Once the affinity audience member has been categorised, streamlined display adverts will appear on the sites they visit that support display adverts.

To illustrate: someone who avidly reads the interior design blogs they subscribe to, and regularly listens to a ‘how to decorate’ podcast, would be categorised into the ‘home and garden’ affinity marketing group (available in Google Ads).

3. Brand Awareness

Focussing on reach rather than conversion, an awareness campaign requires careful planning. In order to be effective, it will also need to run for quite a long time, which is costly in both time and resource.

The aim of the awareness game is to reach as many people as possible whilst sticking to your budget. Likes and shares will help to further your reach, but securing these in the first place can be tricky. Some businesses will even pay for more visibility and followers, but this can be obvious to the reader, so we recommend sticking to organic, SEO-driven methods.

Whilst a brand awareness campaign won’t have the same clear ROI as one that focuses on acquisitions, it will have possibly unseen benefits in the long run. Brand familiarity can do wonders for your business, as the more the customers see the brand, the more they’re likely to they are to trust it.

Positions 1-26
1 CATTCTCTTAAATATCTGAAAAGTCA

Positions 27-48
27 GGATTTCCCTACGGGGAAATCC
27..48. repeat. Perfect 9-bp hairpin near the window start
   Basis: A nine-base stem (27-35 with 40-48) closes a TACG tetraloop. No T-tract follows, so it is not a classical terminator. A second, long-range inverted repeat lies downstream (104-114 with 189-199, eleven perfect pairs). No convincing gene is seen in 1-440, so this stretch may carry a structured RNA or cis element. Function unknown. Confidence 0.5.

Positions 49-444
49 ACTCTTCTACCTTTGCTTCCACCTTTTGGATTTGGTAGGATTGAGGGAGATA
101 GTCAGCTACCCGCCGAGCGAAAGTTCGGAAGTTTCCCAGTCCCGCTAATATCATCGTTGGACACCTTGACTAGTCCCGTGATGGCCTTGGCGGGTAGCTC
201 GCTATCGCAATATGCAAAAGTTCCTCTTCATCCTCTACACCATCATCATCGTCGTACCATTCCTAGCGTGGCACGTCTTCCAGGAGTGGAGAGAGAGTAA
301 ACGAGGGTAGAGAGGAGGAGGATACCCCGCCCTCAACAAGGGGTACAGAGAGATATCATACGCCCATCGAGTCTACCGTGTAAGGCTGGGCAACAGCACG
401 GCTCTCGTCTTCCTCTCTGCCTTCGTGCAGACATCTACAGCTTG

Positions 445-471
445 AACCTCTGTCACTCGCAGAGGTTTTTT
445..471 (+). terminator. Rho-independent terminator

How do display ads work?

Using the same basic principles as print advertising, display ads are designed to inform, engage, notify, and increase awareness. They work by generating traffic to your website from an external source.

The point of a display ad is to encourage the customer to click on it. Simple. To increase the chances of being clicked, display advertising targets people with specific internet habits that are linked to the product or service being advertised.

Rather than just appearing in the customer’s search results, , display ads differ from normal ads in that they appear on different websites in a variety of forms. They can be static or animated, contain text, an image or both, and can appear on social media platforms in the form of Facebook banners, Snapchat geofilters, or Instagram sponsored ads.